New Music: The Duke Spirit – Neptune

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mojo-photo-neptune.jpgOkay, I have to clear my head of all that Grammys negativity by talking about something good. The Duke Spirit hail from Cheltenham, England, a “spa town” off in the west by Bristol; it’s a little isolated, and their sound is too: a kind of throwback to ’90s grunge with a liberal helping of Queens of the Stone Age-style riffs. Their first album, 2004’s Cuts Across the Land, was an underappreciated gem of fuzzy, bluesy rock, made even more unique by lead singer Leila Moss’ chiming voice. Critics compared them to PJ Harvey or Patti Smith, but more than anything they reminded me of Salt, another underappreciated female-fronted hard-rock band who had a minor hit in ’95 with “Bluster.” In any event, The Duke Spirit seemed mysteriously, intriguingly out-of-sync.

On Neptune, they may be trying to catch up with the times just a little. The band went to QOTSA producer Chris Goss’s studios in the Southern California desert to record, and there are some eyebrow-raising similarities to recent Queens material, like the repeated single piano note over the top of “Send a Little Love Token.” Sorry, but that sounds a lot like “Go With the Flow.” When the Duke Spirit focus on their own, murkier take on the blues-rock sound, the results are much more satisfying: “The Step and the Walk,” with its chilly harmonies, combines the unrest of Sonic Youth with the propulsion of Soundgarden, and “Dog Roses,” with its mellow triple-time strum and delicate piano melody, could pass for an interlude on a Dungen album.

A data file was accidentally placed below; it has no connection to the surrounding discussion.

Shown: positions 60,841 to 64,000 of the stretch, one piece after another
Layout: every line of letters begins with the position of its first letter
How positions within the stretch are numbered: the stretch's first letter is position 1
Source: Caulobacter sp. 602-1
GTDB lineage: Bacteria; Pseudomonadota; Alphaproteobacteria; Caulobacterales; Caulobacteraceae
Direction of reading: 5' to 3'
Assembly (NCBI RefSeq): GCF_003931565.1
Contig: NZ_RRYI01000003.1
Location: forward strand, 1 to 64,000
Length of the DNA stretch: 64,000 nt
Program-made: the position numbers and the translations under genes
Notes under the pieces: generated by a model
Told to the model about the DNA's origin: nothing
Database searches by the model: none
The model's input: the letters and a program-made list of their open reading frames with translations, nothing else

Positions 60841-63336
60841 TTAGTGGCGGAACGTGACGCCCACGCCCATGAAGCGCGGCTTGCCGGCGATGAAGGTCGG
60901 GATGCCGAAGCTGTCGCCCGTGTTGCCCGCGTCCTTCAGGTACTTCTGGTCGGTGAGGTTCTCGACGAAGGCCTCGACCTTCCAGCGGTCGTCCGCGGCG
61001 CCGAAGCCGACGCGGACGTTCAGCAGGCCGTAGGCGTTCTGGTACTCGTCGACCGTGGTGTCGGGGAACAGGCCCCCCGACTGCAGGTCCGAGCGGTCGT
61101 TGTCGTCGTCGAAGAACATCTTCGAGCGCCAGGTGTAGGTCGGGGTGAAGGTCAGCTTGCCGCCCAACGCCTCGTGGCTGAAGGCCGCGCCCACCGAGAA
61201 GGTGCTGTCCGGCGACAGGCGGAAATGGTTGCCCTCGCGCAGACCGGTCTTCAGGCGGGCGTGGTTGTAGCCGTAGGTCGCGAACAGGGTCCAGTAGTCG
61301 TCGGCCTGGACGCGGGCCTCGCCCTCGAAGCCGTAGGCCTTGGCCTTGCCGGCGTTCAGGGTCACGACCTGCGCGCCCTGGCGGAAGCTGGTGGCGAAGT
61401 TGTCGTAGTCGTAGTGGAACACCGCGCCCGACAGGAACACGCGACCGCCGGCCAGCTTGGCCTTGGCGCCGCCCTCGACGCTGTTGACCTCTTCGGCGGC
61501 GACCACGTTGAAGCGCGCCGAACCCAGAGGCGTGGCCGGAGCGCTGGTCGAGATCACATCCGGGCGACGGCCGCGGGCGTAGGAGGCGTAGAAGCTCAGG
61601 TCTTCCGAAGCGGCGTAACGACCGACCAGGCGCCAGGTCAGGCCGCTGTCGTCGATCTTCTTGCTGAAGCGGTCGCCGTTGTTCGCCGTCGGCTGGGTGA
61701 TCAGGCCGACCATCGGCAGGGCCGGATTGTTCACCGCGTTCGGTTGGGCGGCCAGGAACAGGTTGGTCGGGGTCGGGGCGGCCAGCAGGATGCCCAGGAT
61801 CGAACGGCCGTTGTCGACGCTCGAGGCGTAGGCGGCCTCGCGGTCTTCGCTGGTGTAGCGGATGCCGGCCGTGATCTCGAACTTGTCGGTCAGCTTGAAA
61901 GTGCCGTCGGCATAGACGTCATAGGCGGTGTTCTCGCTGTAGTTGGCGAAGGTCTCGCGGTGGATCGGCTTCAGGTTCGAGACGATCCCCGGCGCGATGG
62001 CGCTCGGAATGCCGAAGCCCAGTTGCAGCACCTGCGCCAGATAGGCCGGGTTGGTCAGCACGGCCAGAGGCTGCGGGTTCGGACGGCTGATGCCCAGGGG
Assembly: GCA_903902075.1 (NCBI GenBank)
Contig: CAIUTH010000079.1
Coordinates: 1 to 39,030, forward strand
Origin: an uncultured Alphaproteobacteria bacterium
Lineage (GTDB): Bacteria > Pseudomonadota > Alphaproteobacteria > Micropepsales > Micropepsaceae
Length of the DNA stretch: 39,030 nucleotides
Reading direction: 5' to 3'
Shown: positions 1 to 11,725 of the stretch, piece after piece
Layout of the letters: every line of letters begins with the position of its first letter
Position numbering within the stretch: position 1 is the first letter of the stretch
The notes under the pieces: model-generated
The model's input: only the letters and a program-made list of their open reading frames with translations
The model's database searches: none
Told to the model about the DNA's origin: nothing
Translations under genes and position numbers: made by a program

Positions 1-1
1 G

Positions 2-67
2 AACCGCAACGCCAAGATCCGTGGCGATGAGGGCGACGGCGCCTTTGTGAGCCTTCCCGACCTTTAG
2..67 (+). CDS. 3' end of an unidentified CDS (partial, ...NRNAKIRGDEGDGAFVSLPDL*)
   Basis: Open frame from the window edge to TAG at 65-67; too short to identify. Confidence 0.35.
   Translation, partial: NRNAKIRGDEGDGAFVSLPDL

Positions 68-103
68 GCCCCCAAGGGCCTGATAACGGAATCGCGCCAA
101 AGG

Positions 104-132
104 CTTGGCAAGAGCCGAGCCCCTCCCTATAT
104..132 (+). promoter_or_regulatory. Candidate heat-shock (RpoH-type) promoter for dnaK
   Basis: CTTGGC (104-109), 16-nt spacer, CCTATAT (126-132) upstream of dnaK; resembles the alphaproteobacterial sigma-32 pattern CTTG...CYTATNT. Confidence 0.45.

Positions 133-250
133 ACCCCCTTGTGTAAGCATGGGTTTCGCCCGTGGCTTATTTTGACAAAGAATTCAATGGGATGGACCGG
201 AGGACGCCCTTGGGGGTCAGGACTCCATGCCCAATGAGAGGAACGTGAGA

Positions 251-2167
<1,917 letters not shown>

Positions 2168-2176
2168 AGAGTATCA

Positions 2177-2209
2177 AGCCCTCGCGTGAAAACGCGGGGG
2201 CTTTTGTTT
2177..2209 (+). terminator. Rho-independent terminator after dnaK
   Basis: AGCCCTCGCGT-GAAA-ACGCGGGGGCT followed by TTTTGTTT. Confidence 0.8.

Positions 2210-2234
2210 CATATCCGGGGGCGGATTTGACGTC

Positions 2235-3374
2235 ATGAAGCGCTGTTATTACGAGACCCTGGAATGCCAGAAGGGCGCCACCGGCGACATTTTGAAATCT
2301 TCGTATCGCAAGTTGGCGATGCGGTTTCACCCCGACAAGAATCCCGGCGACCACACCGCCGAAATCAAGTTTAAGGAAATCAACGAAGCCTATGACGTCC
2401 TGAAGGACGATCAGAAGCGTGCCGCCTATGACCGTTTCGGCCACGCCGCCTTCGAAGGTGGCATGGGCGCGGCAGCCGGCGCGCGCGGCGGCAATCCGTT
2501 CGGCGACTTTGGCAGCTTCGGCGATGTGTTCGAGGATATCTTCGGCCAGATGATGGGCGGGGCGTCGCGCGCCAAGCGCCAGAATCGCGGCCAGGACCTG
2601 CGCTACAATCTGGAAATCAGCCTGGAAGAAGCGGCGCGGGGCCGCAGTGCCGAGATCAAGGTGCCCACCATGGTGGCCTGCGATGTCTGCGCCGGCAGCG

The album opens with a strange, acapella choir, repeating the line, “I do believe in something, you know.” It’s a spooky moment, even for a band who seem to be waging an internal battle between clarity and inscrutability. As such, Neptune can, at times, sound a little too familiar. But when the band forge their own way deeper into the darkness, the sound is revelatory, stepping outside genre to remind us how great rock can be. On “My Sunken Treasure”‘s majestic coda, Moss sings she’s “swimming to get you.” The god of the sea shows up explicitly more than once here, and the album’s hypnotic swells are definitely oceanic. However, it may be Neptune’s planetary namesake that’s this album’s true spiritual brother: huge, chilly, and nearly off the map, you may find yourself pulled in by its unexpected gravity.

Neptune is out now on Shangri-La Music.

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